CHICAGO -- Joel Quenneville, who has coached the Chicago Blackhawks to three Stanley Cup titles in the past six seasons, signed a three-year contract extension Tuesday.
Quenneville, who's in his eighth season in Chicago and has a year left on his contract, has signed through the end of the 2019-20 NHL season, the Blackhawks announced.
"We've got a great situation going here," said Blackhawks general manager Stan Bowman, who negotiated his second contract extension with Quenneville. "We're fortunate to have Joel on board, and he's been a huge part of what we've accomplished as a group. There's no one more you'd want on the bench than Joel, so we're looking for some continuity and we've had it here."
Quenneville tied Al Arbour for second on the all-time wins list (782) on Tuesday when Chicago defeated the Nashville Predators at United Center.
Quenneville cited Chicago's front office for working out the new extension, specifically Blackhawks chairman Rocky Wirtz, president and CEO John McDonough, and Bowman.
"We're happy," Quenneville said after Chicago's morning skate. "We're in a great spot here. [I want to thank] Rocky, John and Stan. It's been a fun time here and we have a fun situation going on here. [It's a] good stretch here and [I] look forward to try to continue on."
In 581 regular-season games with the Blackhawks, Quenneville is 344-168-69 and has a franchise-high .651 regular-season points percentage. His .624 winning percentage in the Stanley Cup Playoffs (73-44) is the Blackhawks' best since 1940.
"I think the sign of a great coach is to be able to get your most talented players to play their best, and that's not easy to do," Bowman said. "Certainly that's the sign of a coach who's successful, is they're able to get their top players to play well and to do it often, and Joel's got a great feel for that. So we want to keep it going."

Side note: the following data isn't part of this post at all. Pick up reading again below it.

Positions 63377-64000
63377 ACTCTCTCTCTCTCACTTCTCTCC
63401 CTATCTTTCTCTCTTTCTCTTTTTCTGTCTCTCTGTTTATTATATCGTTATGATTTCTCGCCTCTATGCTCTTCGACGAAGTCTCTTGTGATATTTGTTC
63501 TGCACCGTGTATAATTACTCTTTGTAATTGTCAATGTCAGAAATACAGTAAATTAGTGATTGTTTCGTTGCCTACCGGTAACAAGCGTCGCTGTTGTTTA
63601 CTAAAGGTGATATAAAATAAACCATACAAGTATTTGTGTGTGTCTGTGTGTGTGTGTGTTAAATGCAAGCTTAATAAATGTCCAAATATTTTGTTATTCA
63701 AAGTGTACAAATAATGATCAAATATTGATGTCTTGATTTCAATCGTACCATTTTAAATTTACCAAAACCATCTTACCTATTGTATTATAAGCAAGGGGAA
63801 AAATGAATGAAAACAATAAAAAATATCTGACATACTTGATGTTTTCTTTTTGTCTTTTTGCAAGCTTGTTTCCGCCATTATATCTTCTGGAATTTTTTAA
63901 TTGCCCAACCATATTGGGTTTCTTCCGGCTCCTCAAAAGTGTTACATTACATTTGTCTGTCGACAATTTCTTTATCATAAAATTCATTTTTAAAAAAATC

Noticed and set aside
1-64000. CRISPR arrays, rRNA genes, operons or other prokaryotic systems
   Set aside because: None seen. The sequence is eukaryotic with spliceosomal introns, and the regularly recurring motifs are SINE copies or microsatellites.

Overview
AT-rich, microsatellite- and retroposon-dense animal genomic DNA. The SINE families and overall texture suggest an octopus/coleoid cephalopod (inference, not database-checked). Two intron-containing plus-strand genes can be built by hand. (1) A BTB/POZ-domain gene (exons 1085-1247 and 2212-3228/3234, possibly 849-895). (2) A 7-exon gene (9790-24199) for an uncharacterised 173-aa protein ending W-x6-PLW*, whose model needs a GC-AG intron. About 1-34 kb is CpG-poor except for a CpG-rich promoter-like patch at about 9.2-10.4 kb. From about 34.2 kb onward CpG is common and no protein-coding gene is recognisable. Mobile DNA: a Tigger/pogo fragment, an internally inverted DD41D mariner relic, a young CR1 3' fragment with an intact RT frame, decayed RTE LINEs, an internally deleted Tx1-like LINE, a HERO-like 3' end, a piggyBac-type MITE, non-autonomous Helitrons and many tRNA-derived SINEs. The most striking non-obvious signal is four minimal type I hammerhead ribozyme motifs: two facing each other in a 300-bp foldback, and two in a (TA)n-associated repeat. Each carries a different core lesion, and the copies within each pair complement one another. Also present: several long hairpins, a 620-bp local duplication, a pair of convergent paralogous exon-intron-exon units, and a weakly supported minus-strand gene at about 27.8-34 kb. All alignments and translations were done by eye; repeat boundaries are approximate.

Quenneville became the Blackhawks coach Oct. 16, 2008, and won the Stanley Cup in 2010, 2013 and 2015. Chicago has advanced to the Western Conference Final five times in his tenure, and the Blackhawks won the 2013 Presidents' Trophy as the NHL's regular-season points leader.
"It's great news," Blackhawks captain Jonathan Toews said. "I think it's awesome. You've seen players that have been big parts of the Cup runs that we've had get rewarded in that regard, and have that security as far as a contract goes. I think we're all happy to see 'Q' rewarded in that sense."
Quenneville is 782-451-77-110 over parts of 19 years as an NHL coach, including eight years with the St. Louis Blues (1996-2004) and three with the Colorado Avalanche (2005-2008).
He is one of two men in NHL history, along with Jacques Lemaire, to have played in 800 games and coached 1,000 games. As a player, Quenneville was selected by the Toronto Maple Leafs with the 21st pick of the 1978 NHL Draft and played 13 seasons as an NHL defenseman with the Maple Leafs (1979-80), Colorado Rockies (1980-82), New Jersey Devils (1982-83), Hartford Whalers (1983-90) and Washington Capitals (1990-91).
Quenneville was awarded the Jack Adams Trophy as the League's top coach in 2000 with the Blues, and has twice coached in the NHL All-Star Game (2001, 2011). He will be an assistant coach for Canada in the 2016 World Cup of Hockey.